Given the conflict that takes place there today, it’s difficult to imagine that Bethlehem was once a calm and welcoming haven for a desperate couple seeking refuge for a woman in labor.
No series on the traditions of Christmas would be complete without a look at Bethlehem, the birthplace of Jesus Christ. As a now-popular saying goes, Jesus is the reason for the season, for without him, December 25 would simply be another date on the calendar, not Christmas Day.
Christmas in Bethlehem
If you have read the Ornamentshop.com piece on Christmas in Bethlehem, then you know that the city draws tourists all year long, not just during Christmas week. In fact, the Bethlehem Chamber of Commerce estimates that about 1.4 tourists visited Bethlehem during 2012. Of this number, 100,000 people were expected during Christmas week to celebrate the birth of Jesus Christ.
“We believe that the economic situation in comparison to previous years is more stable and is improving,” said Samir Hazboun of the Bethlehem Chamber of Commerce.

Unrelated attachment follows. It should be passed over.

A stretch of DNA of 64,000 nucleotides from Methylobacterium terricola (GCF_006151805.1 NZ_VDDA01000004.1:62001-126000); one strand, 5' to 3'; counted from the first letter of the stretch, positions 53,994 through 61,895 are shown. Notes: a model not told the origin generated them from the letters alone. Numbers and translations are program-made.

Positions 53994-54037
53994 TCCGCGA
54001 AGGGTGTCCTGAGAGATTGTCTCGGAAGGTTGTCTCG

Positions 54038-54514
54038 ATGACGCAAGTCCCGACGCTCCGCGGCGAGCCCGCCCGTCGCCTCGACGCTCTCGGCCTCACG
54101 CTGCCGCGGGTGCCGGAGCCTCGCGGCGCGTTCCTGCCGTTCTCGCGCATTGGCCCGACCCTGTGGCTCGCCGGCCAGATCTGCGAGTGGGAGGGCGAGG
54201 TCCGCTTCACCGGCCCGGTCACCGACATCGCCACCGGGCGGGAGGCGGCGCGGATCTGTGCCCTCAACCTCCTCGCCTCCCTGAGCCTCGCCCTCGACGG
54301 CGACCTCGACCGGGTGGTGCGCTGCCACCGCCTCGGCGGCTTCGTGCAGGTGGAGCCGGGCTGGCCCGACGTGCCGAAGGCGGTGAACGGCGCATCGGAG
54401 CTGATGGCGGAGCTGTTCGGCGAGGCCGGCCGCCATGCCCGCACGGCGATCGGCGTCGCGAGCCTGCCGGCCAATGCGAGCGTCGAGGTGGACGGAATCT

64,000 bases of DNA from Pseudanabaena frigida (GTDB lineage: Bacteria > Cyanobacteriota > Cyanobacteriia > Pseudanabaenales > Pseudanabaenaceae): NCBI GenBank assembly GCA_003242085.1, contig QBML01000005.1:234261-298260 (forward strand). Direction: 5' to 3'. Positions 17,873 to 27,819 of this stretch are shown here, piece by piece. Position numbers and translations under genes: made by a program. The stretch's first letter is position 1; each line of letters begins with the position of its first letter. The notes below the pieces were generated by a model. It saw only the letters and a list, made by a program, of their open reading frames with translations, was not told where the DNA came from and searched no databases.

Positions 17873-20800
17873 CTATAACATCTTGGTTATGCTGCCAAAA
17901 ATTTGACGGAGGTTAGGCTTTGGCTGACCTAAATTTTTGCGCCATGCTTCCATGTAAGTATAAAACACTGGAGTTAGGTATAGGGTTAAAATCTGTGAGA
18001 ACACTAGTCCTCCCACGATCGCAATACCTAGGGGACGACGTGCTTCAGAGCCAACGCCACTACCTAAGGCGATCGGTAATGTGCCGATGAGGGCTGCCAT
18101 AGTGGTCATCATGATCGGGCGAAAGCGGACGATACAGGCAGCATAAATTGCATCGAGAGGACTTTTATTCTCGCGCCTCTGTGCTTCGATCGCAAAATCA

Stable? Whether the pun was deliberate or not, tourists are drawn to Manger Square, the plaza outside the Church of the Nativity, which is widely considered to be the oldest church in the world. Against the backdrop of a towering, 50-foot Christmas tree, the square serves as the city’s main gathering place, where people sing hymns and carols to celebrate Christmas in Bethlehem.
Considering the tension and flare-ups of violence between the Israelis and Palestinians, many people are surprised to learn that Christmas in Bethlehem is actually a peaceful and accepting place, just as it was when Joseph and Mary found refuge there in a stable. People of all faiths — Catholics, Protestants, Greek Orthodox, Ethiopians and Armenians, among them –celebrate the birth of Jesus Christ side by side, without the rancor and distrust that so defines the West Bank today.
If you haven’t done so already, read about Christmas in Bethlehem and learn why a star of hope and promise continues to illuminate this historical city.